Today, as I hurried through the grocery store parking lot, I walked past a minivan, the same color as my own. On the back was a bumper sticker, “In loving memory of Corporal C. J. Boyd. August 19, 2010, USMC.”
As I pushed a cart around the store’s produce section, I wondered where she was, the mother of C.J. Boyd, which one of these women was she? Which one lost her son? Or maybe it’s a father or a sister who is here in the store with me, carrying their grief as they shop for ordinary things.
I am a mother in the produce section shopping for my son. He only eats two vegetables, and he’s particular, so I have to be selective. I think about Corporal Boyd and his mother and vegetables and making dinner and losing a son. What did she cook for him? What did Corporal Boyd like to eat for dinner? What favorite vegetables did his mother pick out for him at the grocery store?
I have often wondered what emotions I would feel if my son wanted to be a soldier, a pilot, sailor, marine, warrior. Pride? Anger? Or both? If he chooses a civilian life, he will be the first male in four generations of my family who chooses not to join the military.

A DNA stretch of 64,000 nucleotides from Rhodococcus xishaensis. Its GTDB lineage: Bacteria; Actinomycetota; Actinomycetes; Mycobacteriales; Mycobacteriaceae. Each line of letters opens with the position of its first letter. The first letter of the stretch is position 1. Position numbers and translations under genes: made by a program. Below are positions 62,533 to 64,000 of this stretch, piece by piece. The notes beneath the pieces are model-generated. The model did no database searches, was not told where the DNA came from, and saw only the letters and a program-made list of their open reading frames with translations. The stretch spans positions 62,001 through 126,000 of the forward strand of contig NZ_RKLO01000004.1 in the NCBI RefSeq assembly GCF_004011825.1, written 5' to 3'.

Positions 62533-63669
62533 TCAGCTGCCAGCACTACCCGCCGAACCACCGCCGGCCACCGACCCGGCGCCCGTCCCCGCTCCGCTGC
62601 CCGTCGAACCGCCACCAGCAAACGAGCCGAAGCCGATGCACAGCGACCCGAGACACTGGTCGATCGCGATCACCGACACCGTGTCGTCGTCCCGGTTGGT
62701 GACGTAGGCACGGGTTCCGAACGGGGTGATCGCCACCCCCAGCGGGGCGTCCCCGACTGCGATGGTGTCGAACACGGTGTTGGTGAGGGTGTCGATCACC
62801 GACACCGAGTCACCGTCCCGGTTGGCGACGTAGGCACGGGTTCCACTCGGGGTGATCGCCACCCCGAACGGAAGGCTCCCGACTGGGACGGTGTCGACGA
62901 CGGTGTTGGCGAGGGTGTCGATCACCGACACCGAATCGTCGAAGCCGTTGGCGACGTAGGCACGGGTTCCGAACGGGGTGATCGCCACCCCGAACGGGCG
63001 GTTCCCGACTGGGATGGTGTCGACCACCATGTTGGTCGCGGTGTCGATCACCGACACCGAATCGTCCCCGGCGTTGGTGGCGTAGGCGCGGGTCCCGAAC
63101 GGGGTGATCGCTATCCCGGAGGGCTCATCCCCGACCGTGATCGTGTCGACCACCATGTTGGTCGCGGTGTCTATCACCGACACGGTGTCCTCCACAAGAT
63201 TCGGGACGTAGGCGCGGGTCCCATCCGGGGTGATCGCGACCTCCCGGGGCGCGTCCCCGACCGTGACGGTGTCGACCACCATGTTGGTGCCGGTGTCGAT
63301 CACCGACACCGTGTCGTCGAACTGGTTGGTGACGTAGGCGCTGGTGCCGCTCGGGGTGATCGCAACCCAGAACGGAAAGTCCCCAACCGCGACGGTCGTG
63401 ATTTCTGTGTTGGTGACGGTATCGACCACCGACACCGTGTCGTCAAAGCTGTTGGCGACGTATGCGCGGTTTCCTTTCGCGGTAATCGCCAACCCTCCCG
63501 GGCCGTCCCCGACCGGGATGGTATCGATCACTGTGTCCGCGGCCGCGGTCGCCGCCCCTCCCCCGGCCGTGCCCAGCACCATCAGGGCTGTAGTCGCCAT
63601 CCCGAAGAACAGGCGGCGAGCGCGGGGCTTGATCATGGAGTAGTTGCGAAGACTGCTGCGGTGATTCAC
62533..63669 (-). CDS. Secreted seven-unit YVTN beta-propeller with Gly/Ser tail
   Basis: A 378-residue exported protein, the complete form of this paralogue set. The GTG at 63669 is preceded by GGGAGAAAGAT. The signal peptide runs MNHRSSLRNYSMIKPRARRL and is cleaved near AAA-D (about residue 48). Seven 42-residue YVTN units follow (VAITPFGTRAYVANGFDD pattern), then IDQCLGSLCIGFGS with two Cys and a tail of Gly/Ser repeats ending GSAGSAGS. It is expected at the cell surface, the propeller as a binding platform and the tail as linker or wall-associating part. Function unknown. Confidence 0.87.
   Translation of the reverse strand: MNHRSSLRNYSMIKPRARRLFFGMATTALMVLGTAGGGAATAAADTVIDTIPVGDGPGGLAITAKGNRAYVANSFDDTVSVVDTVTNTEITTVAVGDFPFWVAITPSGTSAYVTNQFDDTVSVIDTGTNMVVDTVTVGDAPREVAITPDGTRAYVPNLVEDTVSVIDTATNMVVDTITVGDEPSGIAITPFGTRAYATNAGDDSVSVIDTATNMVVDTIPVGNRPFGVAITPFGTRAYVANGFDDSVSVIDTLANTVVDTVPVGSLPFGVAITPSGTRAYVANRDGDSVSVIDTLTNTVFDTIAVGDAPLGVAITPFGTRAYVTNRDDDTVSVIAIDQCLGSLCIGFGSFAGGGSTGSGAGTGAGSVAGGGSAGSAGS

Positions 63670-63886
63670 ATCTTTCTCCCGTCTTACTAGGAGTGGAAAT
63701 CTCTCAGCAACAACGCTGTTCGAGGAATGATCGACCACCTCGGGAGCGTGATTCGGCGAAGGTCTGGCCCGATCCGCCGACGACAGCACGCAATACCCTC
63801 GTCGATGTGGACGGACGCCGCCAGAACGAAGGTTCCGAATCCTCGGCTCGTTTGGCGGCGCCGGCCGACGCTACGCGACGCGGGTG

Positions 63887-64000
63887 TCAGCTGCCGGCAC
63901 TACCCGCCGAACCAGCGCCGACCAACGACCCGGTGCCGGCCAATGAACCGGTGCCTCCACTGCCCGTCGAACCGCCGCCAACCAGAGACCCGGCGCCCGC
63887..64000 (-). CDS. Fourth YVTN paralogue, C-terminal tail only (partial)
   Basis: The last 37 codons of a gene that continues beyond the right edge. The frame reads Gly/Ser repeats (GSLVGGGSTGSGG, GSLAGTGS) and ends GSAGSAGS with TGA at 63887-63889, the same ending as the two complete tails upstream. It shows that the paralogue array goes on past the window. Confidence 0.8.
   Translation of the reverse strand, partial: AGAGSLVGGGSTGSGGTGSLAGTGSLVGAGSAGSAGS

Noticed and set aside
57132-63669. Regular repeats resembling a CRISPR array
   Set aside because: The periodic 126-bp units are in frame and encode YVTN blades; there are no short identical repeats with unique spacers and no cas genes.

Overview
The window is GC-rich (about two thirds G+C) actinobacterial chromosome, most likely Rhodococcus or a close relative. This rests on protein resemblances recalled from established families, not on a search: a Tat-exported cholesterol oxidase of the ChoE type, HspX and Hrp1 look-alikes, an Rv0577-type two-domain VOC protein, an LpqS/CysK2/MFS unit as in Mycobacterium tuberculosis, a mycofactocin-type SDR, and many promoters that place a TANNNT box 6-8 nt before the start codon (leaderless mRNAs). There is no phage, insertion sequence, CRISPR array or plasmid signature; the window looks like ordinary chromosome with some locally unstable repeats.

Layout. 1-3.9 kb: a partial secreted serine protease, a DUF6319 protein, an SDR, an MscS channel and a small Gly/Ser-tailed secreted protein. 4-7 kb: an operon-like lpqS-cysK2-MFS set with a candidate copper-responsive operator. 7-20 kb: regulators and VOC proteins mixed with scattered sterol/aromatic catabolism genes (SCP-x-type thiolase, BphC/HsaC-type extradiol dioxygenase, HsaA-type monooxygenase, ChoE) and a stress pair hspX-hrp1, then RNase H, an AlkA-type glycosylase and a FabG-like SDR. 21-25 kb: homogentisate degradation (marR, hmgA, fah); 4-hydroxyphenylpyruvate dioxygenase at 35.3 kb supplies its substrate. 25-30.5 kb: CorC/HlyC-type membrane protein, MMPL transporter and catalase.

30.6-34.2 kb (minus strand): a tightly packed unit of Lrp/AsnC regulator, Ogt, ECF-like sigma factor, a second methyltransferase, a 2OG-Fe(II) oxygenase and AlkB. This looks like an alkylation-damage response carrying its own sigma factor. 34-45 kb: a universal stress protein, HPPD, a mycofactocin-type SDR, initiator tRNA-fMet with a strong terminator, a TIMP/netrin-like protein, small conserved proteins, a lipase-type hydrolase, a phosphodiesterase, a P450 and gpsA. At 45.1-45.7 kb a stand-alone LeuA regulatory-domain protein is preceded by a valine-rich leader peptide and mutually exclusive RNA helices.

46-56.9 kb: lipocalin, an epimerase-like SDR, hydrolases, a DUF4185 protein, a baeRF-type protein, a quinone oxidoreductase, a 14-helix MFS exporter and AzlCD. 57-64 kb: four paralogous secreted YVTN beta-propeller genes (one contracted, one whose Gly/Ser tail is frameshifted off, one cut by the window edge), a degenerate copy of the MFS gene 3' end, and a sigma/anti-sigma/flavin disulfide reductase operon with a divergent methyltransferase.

In my family, we keep flags that were once draped over coffins, then folded tightly and held out by hands in white gloves. We keep boxes filled with medals. Old uniforms, swords and epaulets are stored in upstairs closets. And the memory of what it feels like standing, blinking in the summer sun, waiting for the final volley of a 21-gun salute.
I do not want my son to be a soldier. I accept that part of loving him is letting him run, letting him do what he chooses to do with his own grown-up life, or what his country calls him to do. But there will always be something else other than the life of a soldier that I wish for him.
General Douglas MacArthur said, “The soldier, above all other people, prays for peace, for he must suffer and bear the deepest wounds and scars of war.”
I don’t agree with him.
An ordinary day, and I’m in the produce section of the grocery store.
My son eats only two kinds of vegetables, broccoli and asparagus, but only the bottoms, not the tops. He likes hard-boiled eggs as a grocery store treat, Cliff Bars with chocolate chips in them and Life cereal. He likes Pokemon cards and Matchbox cars, hockey, teeball, soccer, playing catch with his dad and riding his bike. An ordinary boy, an ordinary family, an ordinary life. A minivan in a grocery store parking lot.
Who is she? Please, God, don’t let it be me.
Maraya Steadman, who lives in a Chicago suburb, is a stay-at-home mother of three children. She can be reached at firstname.lastname@example.org.